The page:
Depth charge

It doesn't happen often but the Tennessee Volunteers beat the Kentucky Wildcats at their own game Tuesday night at Thompson-Boling Arena. The short-handed Big Orange actually bested the Big Blue with its bench.

In nautical parlance: Tennessee used a depth charge to incapacitate Kentucky's subs.

The Big Blue is known for a long bench it uses to wear down opponents. Sure enough, Tubby Smith played 11 Wildcats Tuesday night. The six reserves combined for just 17 points, however. Tennessee's Bruce Pearl played just four reserves but they accounted for 31 points.

Bottom line: Kentucky's starters outscored Tennessee's starters 68-58 but Volunteer reserves clearly outplayed their Wildcat counterparts.

Vol coaches keep what they call a plus/minus chart on each player. Basically, it shows how much UT outscored the opponent (or was outscored by the opponent) while that player was on the floor. Many of Tennessee's reserves showed up on the positive end of the plus/minus chart Tuesday night.

"Most of the guys on the bench were very heavy on the plus side in the first half," Pearl noted.

With Duke Crews scoring 10 points, Jordan Howell 6, Ryan Childress 3 and Josh Tabb 2, UT's backups outscored Kentucky's backups 21-6 in the opening 20 minutes. That helped the Vols take a 40-30 lead to intermission.

Howell was especially productive. In addition to 6 points, he contributed 2 assists, 2 steals and 2 rebounds in 11 first-half minutes. He was so effective that the Vols hardly missed starting point guard Ramar Smith, who played just 10 first-half minutes due to foul trouble.

"When Ramar got two fouls Jordan Howell played very aggressively in the first half and helped us build our lead," Pearl noted, adding that Howell and Childress "were out there during Jordan's little run."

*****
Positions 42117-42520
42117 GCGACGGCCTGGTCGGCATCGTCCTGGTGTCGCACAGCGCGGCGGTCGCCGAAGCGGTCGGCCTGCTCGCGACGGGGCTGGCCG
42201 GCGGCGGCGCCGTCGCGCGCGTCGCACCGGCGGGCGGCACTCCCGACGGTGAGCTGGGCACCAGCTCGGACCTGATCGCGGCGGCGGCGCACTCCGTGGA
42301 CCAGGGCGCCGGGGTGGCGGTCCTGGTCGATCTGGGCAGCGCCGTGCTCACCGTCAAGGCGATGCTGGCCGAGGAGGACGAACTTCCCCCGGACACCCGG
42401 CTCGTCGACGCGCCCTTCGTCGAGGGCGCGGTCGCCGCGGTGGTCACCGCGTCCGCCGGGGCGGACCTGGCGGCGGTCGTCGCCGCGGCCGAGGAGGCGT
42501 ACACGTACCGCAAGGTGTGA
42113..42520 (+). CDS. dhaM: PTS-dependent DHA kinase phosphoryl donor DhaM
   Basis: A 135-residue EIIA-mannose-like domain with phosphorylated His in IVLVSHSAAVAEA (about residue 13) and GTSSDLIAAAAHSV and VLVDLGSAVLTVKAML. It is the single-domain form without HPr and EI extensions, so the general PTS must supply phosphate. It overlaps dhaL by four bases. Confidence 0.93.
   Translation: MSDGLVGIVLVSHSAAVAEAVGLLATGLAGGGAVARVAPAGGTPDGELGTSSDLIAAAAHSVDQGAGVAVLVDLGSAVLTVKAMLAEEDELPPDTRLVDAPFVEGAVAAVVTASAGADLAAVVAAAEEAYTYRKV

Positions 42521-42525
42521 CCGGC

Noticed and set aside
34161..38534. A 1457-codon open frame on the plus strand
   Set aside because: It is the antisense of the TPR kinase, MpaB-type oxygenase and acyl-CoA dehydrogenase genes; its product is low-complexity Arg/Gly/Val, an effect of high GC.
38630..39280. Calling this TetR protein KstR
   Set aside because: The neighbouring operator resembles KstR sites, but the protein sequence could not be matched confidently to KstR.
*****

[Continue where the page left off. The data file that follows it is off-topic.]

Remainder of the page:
That "little run" wasn't so little, actually. With the scored tied 21-21, Howell hit the first of five consecutive Vol 3-pointers. Childress drained one moments later. Chris Lofton hit a couple on back-to-back possessions, then Howell buried another, capping a 15-5 spurt that lasted just 2½ minutes but produced a 36-26 lead.

Tennessee's adept use of its reserves also enabled the Vols to apply tremendous defensive pressure for much of the game. The fullcourt press gave the Cats plenty of trouble, but so did UT's halfcourt trap.

"We forced them into 19 turnovers," Pearl said. "They made some plays but so did we. We didn't just sit back and take what they gave us. We dictated with our defense at times in the drop-back."

Amazingly enough, a depth-poor Tennessee team beat a depth-rich Kentucky team by making better use of its bench. Nine Vols played between 13 and 32 minutes, and all were productive. That's a credit to them, but also to Pearl and assistant coach Tony Jones, who handles most of UT's substitutions.

"Tony Jones does a terrific job helping me with the distribution (of minutes)," Pearl said. "A lot of thought and planning goes into that."

That thought and planning produced a big ‘W' Tuesday night.

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